X

 

 

Stylus Profilers

 

 

X

 

 

 

X

 

 

 

 

 

 

 

X

 

 

Optical Interferometers

 

 

X

 

 

 

X

 

 

 

 

 

 

 

X

 

 

 

Process Equipment

Veeco produces and sells several types of process equipment products capable of precisely depositing or etching thin film products, primarily used in the manufacture of data storage components such as TFMHs and compound semiconductor/wireless devices. Veeco’s process equipment product line includes:

Ion Beam Deposition (“IBD”) Systems:   Veeco’s NEXUS IBD systems utilize ion beam technology to deposit precise layers of thin films and may be included on Veeco’s cluster system platform to allow either parallel or sequential etch/deposition processes. Ion beam deposition systems deposit high purity thin film layers and provide maximum uniformity and repeatability. In addition to IBD systems, Veeco provides a broad array of ion beam sources.

Ion Beam Etch (“IBE”) Systems:   Veeco develops and produces NEXUS IBE systems, which etch precise, complex features for use primarily by data storage and telecommunications device manufacturers in the fabrication of discrete and integrated microelectronic devices.

Physical Vapor Deposition (“PVD”) Systems:   Veeco’s NEXUS PVD systems deposit more than 20 types of materials, offering manufacturers a highly flexible platform for developing next-generation data storage and compound semiconductor applications. Veeco’s PVD provides multiple targets, speeding the transition from development to high-volume production.

Atomic Layer Deposition (“ALD”) Systems:   Veeco’s NEXUS ALD systems deposit advanced dielectric and metal films found in current and emerging applications in the data storage and semiconductor markets. Designed with multiple source capability, each module can be configured to produce a range of films in both development and production modes. Part of the NEXUS platform family, Veeco’s ALD module can be integrated with complementary modules (IBD, IBE and PVD) which share common hardware and software protocols.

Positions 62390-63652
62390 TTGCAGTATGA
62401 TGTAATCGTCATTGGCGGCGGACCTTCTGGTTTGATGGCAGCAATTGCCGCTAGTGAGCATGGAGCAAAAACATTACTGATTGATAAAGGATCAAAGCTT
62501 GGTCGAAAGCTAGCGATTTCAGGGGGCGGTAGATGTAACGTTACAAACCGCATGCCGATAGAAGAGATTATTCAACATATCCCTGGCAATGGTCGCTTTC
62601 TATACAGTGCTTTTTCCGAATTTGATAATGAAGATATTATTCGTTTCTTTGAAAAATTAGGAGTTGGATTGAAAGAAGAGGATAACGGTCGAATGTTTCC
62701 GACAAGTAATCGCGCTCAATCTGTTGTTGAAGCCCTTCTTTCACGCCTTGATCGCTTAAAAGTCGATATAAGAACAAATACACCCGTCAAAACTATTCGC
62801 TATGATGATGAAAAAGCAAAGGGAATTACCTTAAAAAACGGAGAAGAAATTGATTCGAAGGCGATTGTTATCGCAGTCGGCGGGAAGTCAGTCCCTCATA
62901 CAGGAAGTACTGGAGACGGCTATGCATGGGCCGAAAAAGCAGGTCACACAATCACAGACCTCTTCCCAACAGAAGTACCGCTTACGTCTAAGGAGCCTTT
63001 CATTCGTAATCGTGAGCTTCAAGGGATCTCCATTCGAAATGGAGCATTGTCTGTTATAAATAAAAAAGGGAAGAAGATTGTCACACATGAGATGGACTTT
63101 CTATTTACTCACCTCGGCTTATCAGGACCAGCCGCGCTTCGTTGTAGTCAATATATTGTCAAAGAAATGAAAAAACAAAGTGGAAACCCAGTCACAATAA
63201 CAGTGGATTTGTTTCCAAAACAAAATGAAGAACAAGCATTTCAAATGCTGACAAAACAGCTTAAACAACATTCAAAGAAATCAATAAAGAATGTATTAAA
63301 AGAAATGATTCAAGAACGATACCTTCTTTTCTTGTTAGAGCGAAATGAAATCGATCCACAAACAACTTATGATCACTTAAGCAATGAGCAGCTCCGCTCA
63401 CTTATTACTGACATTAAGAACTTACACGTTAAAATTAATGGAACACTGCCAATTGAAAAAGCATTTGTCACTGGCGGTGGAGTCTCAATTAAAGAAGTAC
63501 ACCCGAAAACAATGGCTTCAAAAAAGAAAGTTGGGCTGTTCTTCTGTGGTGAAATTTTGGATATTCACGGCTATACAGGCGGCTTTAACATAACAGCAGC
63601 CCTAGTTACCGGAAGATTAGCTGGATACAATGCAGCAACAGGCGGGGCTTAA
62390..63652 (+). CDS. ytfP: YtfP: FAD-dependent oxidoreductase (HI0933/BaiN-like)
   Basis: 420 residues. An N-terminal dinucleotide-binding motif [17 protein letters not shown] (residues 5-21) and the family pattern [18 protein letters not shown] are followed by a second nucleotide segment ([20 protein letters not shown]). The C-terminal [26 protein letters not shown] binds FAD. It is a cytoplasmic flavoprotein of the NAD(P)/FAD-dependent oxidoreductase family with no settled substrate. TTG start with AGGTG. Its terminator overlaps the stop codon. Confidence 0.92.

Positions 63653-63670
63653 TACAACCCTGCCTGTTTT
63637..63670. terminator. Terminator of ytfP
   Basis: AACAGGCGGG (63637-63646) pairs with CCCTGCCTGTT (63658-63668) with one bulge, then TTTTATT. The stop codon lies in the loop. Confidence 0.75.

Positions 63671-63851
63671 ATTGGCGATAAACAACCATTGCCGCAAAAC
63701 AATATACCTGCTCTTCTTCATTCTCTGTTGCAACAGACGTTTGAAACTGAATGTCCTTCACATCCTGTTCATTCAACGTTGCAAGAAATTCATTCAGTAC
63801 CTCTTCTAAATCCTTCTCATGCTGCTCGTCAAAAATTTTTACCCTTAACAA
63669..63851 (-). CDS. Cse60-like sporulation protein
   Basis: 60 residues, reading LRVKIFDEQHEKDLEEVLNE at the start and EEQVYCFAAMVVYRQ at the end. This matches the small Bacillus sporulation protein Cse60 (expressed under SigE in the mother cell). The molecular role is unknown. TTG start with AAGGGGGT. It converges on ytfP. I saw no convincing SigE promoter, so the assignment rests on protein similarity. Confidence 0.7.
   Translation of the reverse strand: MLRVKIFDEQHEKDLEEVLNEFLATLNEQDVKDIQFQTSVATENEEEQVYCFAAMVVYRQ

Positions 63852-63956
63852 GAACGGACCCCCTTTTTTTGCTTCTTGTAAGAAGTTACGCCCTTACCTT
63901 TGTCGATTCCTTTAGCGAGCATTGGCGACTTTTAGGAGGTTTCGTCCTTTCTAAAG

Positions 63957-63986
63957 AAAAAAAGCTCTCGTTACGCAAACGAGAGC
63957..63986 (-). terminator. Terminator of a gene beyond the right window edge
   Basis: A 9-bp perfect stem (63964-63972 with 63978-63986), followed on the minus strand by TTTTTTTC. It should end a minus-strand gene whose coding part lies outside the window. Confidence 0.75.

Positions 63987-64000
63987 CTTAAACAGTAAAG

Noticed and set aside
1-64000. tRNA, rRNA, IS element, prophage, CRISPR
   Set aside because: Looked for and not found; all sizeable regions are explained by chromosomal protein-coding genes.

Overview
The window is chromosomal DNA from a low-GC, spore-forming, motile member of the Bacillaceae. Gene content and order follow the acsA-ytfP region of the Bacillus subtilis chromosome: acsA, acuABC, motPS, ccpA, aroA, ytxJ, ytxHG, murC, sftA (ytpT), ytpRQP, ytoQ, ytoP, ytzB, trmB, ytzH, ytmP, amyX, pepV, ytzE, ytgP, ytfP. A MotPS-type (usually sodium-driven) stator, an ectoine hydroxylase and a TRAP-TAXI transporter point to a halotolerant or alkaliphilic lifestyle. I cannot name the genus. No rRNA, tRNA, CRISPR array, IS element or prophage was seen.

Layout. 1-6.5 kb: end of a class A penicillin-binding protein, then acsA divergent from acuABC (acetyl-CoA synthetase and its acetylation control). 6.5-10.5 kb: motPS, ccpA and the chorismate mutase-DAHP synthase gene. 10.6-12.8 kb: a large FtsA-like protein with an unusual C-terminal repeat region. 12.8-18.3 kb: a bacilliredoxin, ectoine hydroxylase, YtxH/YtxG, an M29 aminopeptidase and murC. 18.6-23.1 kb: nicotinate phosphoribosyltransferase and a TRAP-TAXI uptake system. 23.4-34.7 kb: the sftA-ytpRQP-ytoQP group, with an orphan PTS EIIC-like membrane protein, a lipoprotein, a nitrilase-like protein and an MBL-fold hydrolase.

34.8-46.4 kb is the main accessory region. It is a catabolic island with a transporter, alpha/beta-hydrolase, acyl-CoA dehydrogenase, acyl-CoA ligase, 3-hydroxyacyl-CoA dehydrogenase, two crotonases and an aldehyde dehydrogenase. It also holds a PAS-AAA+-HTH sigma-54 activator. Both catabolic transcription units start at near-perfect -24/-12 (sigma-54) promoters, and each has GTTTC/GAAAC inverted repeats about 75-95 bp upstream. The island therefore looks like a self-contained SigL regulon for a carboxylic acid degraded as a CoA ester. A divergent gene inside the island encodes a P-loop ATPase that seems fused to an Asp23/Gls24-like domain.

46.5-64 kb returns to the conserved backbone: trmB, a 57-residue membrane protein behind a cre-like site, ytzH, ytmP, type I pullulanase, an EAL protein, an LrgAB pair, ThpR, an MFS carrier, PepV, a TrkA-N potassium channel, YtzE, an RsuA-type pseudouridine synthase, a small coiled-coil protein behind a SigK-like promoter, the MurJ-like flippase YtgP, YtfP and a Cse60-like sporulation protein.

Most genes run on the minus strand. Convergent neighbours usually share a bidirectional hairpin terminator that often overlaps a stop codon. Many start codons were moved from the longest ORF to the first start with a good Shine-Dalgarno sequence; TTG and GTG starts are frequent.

Diamond-Like Carbon (“DLC”) Deposition Systems:   Veeco’s DLC deposition systems deposit protective coatings on advanced TFMHs. The system consists of a single cassette vacuum loadlock and a high vacuum processing chamber with two ion beam sources.

8




Precision Lapping, Slicing, and Dicing Systems:   Veeco’s Optium Slider process equipment products generally are used in “back-end” applications in a data storage fab where TFMHs or “sliders” are fabricated. This equipment includes lapping tools which enable precise material removal within three nanometers which is necessary for next generation TFMHs. Veeco also manufactures instruments that slice and dice wafers into rowbars and TFMHs.

Metal Organic Chemical Vapor Deposition Systems:   Veeco’s TurboDisc MOCVD products are a recognized industry leader in MOCVD production systems. MOCVD reactors are used in the growth of III-V compounds for numerous compound semiconductor applications, including data and telecommunications modules, cellular telephones and solar cells. Our MOCVD production systems are the recognized leader in growing gallium nitride-based devices, (green, and blue HB-LEDs) and arsenic phosphide based devices (red, orange and yellow HB-LEDs), which are used today in large area signage, mobile device backlighting and specialty illumination.

Molecular Beam Epitaxy Systems:   MBE is the process of precisely depositing epitaxially aligned atomically thin crystal layers, or epilayers, of elemental materials onto a substrate in an ultra-high vacuum environment. For many compound semiconductors, MBE is the critical first step of the fabrication process, ultimately determining device functionality and performance. The performance characteristics of compound semiconductors are dependent on the crystalline structure, chemical composition, number and precise thickness of the epilayers. As a result, MBE is considered to be one of the highest value added steps in the production of compound semiconductors. Veeco provides a broad array of MBE components and systems for research and production applications.

Metrology

Veeco’s surface metrology product line includes atomic force/scanning probe microscopes, optical metrology tools and stylus profilers. These products offer a broad range of solutions to customers in the data storage and semiconductor industries, as well as versatile tools for use by research and development centers and universities.

Atomic Force/Scanning Probe Microscopes:   Veeco produces a broad range of AFM/SPM products designed for data storage, semiconductor and research and other industrial applications. Veeco’s family of automated, non-destructive AFM products include our Vx Series Atomic Force Profilers which combine AFM resolution with long-scan capability for CMP applications; our X3D AFM for advanced lithography and photomask applications; and our Dimension X AFM for etch measurements. Veeco also has the world’s broadest line of research AFMs and SPMs. Our Nanoscope products are widely used by leading nanotechnology research centers worldwide. Veeco was a pioneer of AFM technology and continues to develop new products for production and research applications.